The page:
Doctor Jazz: Jelly Roll Morton

Posted: June 20, 2012 in Jazz, Jelly Roll Morton, John Szwed

Author: John Szwed


“Jelly Roll Morton’s life had all the makings of tragedy: born shortly after the chaos of Reconstruction in the racially ambiguous Creole community of New Orleans, he turned against the wishes of his family and crossed class and racial lines to become a leading pianist in Storyville, the sporting district of New Orleans that provided the laboratory for the generation of musicians who invented jazz. But being a piano player, acclaim escaped him because trumpeters and clarinetists, and not pianists, were the recognized stars of early jazz, and it took years for his importance as a composer and bandleader to be appreciated. Then came what the fans of early jazz would later regard as the Fall: the closing of the district by the U.S. government, and the music Morton had helped create scattered across the earth, taken up by the forces of commerce, diluted and refined. Worse yet, Morton had the bad fortune to record his finest work in the mid- to late 1920’s, when the fashion in music was turning away from the complex, multi-thematic forms Jelly originated to embrace the much simpler 32 bar, AABA popular songs that the popular younger musicians like Louis Armstrong were playing and singing. Morton resisted this trend for as long as he could, but it cost him an audience and dated him prematurely. Finally, just when a revival of New Orleans music was underway in the early 1940’s and Morton was being rediscovered, death deprived him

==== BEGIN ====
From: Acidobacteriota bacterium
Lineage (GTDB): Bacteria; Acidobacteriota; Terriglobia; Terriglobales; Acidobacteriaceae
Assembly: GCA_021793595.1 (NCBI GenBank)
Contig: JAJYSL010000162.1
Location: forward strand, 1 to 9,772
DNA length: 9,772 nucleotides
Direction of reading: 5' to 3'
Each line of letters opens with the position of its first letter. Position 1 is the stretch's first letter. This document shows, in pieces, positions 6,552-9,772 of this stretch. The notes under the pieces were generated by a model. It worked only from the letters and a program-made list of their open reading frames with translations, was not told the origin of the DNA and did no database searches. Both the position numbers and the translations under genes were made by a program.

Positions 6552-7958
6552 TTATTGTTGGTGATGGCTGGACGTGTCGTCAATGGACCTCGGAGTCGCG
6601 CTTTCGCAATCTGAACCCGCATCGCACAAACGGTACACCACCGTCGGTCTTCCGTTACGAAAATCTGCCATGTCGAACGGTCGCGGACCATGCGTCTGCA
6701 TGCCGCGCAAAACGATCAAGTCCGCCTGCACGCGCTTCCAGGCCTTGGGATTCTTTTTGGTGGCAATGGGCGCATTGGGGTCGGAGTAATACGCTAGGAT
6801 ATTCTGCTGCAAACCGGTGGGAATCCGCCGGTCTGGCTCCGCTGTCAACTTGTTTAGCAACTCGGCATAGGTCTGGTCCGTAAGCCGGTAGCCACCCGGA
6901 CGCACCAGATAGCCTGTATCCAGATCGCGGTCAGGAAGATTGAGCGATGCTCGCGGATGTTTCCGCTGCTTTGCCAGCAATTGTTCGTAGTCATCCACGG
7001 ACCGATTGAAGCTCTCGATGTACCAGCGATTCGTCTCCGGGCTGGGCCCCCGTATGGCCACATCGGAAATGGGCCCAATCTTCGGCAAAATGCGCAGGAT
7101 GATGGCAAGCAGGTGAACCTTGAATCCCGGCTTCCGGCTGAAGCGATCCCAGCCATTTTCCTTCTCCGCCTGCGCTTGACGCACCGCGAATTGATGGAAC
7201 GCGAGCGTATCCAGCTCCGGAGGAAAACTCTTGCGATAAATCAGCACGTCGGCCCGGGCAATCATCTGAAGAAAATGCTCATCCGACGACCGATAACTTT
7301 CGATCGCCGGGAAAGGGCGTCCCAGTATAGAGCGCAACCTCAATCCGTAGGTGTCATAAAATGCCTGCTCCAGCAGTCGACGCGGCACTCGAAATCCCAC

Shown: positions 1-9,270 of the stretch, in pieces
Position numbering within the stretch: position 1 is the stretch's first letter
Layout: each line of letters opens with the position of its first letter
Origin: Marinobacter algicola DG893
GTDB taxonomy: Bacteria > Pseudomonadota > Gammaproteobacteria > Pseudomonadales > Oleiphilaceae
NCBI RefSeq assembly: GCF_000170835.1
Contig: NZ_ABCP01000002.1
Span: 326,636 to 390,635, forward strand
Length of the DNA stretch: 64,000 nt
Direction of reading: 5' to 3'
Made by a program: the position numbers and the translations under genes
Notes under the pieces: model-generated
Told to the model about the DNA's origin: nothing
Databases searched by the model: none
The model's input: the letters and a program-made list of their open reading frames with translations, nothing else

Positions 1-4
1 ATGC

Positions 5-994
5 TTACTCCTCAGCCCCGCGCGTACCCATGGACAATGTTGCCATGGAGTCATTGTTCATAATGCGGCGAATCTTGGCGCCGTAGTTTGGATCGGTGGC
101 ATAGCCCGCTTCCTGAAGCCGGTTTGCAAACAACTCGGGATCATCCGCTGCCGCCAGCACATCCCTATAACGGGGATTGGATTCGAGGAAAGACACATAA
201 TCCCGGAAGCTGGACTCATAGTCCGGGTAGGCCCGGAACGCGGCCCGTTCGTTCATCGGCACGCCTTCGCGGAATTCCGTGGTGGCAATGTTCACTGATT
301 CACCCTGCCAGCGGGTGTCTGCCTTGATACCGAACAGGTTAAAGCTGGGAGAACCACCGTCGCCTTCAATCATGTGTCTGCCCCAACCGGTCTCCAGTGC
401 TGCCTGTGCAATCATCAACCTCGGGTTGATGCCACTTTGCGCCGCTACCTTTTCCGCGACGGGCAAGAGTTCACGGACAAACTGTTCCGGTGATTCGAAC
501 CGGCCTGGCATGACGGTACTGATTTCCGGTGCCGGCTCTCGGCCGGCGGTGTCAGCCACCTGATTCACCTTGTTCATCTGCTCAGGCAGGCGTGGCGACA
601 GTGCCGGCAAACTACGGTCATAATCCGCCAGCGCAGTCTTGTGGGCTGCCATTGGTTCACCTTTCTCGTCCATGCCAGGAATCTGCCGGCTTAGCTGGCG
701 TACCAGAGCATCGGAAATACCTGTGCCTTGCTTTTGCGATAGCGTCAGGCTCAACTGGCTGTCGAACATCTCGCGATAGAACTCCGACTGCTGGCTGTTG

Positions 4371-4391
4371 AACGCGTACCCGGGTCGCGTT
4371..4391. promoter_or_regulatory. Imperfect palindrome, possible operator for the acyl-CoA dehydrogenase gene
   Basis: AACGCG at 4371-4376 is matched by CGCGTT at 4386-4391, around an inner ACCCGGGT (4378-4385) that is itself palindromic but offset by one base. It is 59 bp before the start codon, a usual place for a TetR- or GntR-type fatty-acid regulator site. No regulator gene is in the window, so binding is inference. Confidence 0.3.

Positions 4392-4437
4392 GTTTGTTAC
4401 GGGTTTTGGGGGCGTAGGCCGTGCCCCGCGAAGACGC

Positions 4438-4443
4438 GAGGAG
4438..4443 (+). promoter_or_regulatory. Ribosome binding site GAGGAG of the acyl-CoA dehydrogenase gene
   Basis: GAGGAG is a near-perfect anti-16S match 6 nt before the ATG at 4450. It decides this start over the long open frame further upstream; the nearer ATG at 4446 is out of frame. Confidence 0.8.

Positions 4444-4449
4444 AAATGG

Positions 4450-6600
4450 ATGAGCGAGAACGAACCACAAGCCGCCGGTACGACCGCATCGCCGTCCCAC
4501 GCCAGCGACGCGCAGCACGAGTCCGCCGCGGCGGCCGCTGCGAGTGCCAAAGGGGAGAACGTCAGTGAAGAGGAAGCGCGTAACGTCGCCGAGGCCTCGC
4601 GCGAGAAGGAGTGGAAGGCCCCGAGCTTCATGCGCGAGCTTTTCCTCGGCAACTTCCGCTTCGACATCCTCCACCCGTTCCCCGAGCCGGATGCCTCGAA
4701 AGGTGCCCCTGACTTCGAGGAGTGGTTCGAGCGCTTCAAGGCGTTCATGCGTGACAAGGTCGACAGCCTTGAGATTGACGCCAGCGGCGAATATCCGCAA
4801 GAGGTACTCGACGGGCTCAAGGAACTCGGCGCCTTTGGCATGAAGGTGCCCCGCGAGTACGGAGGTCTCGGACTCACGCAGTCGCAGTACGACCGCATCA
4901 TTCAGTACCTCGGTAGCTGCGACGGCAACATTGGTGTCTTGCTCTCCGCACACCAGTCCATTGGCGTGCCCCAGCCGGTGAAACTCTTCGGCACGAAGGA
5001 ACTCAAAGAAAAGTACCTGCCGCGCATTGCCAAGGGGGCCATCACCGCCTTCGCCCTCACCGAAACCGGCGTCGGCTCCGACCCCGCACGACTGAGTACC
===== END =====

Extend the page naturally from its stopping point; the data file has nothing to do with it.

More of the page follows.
of a second chance at fame.”



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